Artificial intelligence technology including tools like ChatGPT, have become a hot topic across the legal landscape. From concerned law professors scanning student work for chatbot generated content, to practicing lawyers finding themselves in hot water during case work, these tools are a double-edged sword. And as the tech space continues to develop more and more intelligent tools, we’re left with increasing responsibility as attorneys to decipher their risks and rewards.
A Forbes magazine article recently highlighted an instance of the AI tool — ChatGPT — being used inappropriately and ineffectively by an attorney. Where did things go wrong? A Manhattan attorney, representing a man in a personal injury lawsuit, submitted a federal court filing citing at least six cases that simply didn’t exist. The offending lawyer used ChatGPT to fill gaps in his research, which may seem like a great way to save time and collect case studies effectively and efficiently. But unfortunately, and allegedly unbeknownst to the user of this new technology, it can have a knack for inventing facts, people, places and yes, even court cases, out of thin air. The result? He is now facing a sanctions hearing.
AI technology like ChatGPT could be a useful tool when used correctly and with a healthy dose of verification. Just like any other tool, it should be used with caution and with proper safeguards in place to ensure an accurate — and ethical — outcome. Here are several tips for how to approach AI tools in the legal landscape:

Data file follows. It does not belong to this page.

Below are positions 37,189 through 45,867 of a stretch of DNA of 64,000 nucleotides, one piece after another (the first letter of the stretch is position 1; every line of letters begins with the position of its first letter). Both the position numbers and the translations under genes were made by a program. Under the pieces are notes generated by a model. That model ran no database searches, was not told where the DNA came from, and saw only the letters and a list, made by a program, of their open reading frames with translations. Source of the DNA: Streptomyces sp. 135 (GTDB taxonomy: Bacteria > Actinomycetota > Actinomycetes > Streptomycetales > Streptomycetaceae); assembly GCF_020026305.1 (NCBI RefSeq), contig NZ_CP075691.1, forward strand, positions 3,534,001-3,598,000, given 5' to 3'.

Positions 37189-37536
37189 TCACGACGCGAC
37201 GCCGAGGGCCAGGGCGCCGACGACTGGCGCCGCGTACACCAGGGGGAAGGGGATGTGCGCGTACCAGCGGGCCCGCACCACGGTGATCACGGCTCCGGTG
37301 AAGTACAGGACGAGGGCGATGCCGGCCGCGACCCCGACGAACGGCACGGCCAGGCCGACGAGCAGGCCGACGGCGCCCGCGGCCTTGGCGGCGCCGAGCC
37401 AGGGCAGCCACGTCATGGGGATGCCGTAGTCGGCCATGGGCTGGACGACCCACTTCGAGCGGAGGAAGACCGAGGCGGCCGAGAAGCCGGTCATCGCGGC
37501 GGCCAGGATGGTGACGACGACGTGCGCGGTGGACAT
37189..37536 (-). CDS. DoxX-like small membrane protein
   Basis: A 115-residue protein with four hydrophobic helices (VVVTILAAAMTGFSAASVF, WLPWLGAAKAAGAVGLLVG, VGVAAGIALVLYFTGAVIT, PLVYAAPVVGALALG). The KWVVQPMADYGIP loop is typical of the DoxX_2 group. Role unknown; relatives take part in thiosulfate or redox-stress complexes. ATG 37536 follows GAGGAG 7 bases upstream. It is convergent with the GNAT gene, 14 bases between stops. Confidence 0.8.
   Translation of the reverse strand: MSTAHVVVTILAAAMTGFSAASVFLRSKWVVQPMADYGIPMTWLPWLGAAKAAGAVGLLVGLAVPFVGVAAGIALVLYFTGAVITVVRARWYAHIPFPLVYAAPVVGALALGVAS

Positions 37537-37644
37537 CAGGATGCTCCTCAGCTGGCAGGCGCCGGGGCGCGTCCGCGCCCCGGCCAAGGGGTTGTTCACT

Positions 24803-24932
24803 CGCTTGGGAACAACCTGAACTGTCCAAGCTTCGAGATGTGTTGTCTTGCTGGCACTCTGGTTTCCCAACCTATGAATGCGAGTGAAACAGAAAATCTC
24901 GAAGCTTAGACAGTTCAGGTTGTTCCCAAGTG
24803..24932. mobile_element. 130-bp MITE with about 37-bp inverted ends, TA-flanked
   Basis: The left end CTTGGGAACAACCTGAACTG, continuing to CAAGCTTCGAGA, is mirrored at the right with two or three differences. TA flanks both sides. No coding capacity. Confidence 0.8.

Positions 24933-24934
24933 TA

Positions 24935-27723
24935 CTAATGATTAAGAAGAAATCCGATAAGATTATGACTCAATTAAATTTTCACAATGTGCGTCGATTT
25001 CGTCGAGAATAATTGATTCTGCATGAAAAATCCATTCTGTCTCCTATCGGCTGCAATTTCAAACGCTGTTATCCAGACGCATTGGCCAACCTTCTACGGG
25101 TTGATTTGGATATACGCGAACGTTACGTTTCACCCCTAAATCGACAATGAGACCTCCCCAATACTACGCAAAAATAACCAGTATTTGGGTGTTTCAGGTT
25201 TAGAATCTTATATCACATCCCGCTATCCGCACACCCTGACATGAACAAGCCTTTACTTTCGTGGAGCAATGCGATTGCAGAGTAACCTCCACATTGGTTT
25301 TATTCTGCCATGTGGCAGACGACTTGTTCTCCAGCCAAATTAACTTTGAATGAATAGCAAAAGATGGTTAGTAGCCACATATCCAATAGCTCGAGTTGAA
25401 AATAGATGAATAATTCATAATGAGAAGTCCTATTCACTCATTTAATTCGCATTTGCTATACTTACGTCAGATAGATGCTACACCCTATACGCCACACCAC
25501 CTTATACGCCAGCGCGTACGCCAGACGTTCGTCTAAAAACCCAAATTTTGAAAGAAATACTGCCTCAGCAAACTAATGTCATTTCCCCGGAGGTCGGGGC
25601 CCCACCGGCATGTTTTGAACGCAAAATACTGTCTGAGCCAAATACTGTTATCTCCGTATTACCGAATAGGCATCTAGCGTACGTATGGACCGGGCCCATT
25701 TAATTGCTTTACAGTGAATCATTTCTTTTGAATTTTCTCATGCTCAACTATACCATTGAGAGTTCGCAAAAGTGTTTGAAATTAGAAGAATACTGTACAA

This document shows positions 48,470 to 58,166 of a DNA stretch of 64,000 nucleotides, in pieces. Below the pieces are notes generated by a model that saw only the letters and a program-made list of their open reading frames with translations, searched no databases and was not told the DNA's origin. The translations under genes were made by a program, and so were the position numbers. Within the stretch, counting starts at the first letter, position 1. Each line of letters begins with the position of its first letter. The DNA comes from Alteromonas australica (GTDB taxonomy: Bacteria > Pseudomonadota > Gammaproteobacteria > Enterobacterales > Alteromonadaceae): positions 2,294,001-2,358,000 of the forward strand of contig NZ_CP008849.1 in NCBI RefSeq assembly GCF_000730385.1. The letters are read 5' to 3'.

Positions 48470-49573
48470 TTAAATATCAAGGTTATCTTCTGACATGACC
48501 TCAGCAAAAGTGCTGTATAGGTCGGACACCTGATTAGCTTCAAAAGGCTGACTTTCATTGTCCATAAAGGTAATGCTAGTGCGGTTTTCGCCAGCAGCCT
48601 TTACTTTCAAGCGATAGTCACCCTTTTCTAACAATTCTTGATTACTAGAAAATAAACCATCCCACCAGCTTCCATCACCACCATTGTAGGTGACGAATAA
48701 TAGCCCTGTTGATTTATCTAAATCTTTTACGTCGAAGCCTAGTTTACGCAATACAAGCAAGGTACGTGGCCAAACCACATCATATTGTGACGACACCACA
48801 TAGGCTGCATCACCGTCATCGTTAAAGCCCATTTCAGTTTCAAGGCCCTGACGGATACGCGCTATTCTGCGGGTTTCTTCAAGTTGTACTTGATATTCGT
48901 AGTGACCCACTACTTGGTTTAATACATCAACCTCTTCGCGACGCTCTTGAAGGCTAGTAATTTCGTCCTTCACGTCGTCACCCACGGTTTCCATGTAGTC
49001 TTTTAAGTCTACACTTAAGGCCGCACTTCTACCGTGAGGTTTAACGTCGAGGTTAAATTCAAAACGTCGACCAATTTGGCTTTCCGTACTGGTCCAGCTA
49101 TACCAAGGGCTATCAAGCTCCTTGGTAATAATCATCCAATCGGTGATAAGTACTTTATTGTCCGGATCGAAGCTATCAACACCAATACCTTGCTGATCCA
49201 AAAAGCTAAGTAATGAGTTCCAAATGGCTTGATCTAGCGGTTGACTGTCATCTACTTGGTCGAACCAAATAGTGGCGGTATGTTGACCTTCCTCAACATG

Fact Check. Independent, manual fact checking will never go out of style. It can be a slog but it’s better than facing sanctions or other legal ramifications that can affect your ability to practice.
Use multiple sources for research. Only relying on AI tools to complete research will undoubtedly result in mistakes and inaccuracies. Just like we use multiple sources of text and case work to apply to our research, don’t stick to one method of technology for assistance.
When in doubt, leave it out. If you’re unsure of how best to apply this new technology to your research, casework or more, you are under no obligation to use it. In fact, you might find that relying on more traditional methods suits you just fine without the stress or worry an AI tool can add.
Keep it ethical. Your obligations of competence, diligence and supervision remain. The “robot did it” will never be an acceptable excuse.
The bottom line? Just because a tool may be useful when it comes to law, we should still question whether that tool should be used. Consensus at the moment indicates that ChatGPT is a great starting point for content creation, perhaps even in legal work, but that legal professionals should proceed with caution when applying the tool. An age-old problem continues to persist; humans are often apt to believe anything the machines say, no matter how wrong. And as “smart” as it may be, ChatGPT doesn’t know when its providing inaccurate information. The responsibility is squarely upon our shoulders to check facts, get them right and serve our clients with the sharpest variety of tools available, including one very old fashioned method; the power of the human mind. Your clients and partners (and legal malpractice insurers) will thank you.
Jeffrey H. Geiger is a partner with Sands Anderson and serves as general counsel and on its board of directors. He practices in the areas of civil litigation and in the representation of lawyers and law firms, assisting with their business, ethics and professional responsibility matters.